Looks like a few things need to be corrected...

assuming he died before his elder brother, which might not have been the case had he not had to endure the pressures of being head of state during World War II

He died of lung cancer due to smoking. While it is potentially (though baselessly) arguable that he may have smoked more during WWII, he still would have predeceased Edward.

Then again, if Edward VIII had continued to rule, Elizabeth might not have had a throne to inherit. Given Edward's pro-German tendencies and Wallis's pro-Nazi sympathies, I cannot imagine what Britain might look like if Edward VIII had been king and fully cooperated with Hitler.

"The monarch reigns but does not rule." To put it another way, the monarch lends their power to the government of the day to use as it rules the country. Churchill would never have even appeased Hitler, much less cooperated. Hitler's goal was to rule as much of the world as he could get his hands on--this included the UK.

I dont believe being non anglican was the sticking point about Wallis, rather the divorced issue.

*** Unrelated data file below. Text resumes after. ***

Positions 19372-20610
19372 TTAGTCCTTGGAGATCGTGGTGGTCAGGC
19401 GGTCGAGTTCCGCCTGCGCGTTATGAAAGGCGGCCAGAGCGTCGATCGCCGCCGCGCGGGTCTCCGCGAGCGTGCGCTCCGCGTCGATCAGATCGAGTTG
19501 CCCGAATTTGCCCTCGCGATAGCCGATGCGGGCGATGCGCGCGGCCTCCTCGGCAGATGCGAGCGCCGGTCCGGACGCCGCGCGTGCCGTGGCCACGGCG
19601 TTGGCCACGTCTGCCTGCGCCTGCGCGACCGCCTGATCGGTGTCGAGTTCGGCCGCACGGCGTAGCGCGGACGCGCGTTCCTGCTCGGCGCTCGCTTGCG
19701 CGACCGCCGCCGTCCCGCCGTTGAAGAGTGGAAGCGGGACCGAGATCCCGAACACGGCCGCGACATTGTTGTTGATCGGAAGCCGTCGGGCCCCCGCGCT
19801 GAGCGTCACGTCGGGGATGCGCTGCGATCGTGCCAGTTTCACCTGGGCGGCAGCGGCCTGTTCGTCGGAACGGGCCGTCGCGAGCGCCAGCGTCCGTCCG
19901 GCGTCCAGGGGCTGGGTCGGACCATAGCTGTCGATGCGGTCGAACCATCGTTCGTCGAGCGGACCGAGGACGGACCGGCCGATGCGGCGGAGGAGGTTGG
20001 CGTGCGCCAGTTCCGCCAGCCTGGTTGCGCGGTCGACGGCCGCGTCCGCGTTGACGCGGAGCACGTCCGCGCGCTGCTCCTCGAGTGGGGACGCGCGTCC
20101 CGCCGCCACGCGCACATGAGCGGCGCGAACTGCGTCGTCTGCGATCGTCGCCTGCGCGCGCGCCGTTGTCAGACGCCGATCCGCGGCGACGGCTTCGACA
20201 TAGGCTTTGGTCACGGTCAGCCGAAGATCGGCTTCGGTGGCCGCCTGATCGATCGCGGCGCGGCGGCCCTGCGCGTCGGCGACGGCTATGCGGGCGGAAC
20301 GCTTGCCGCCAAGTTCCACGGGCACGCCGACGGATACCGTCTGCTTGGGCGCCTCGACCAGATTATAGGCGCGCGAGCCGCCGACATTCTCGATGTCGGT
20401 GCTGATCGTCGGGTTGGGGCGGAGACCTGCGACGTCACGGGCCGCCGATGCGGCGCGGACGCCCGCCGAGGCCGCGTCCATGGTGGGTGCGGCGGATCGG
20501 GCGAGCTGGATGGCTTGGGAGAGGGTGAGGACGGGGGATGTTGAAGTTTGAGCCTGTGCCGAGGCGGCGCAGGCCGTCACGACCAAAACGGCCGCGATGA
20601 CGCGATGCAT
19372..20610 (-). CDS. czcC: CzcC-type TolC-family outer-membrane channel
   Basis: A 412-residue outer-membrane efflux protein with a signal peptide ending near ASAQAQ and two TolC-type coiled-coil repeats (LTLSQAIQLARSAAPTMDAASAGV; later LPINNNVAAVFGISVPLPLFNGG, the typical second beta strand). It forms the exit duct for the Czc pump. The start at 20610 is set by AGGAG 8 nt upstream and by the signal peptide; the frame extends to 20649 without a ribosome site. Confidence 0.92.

Bingo. Not just divorced, but not exactly, how shall I put this? Not quite a lady. Also American.

I assume that your point is if he had not married Wallis. It's quite possible he would have married another lady and had children, rendering the current BRF HRH duke and duchess of X

Highly unlikely. The man gave up a throne to be with her. For the sake of argument, though, if he had had children with another woman, EIIR would still currently be Duchess of Edinburgh, Charles would be Earl Merioneth, etc.

But, unless I am having a senior moment, I believe that the then Duke of York contracted the mumps at the same time, and he managed to sire 2 daughters.

It's the age at which you contract mumps that is the issue. If memory serves, it's when it's right at the beginning of puberty that sterility can result.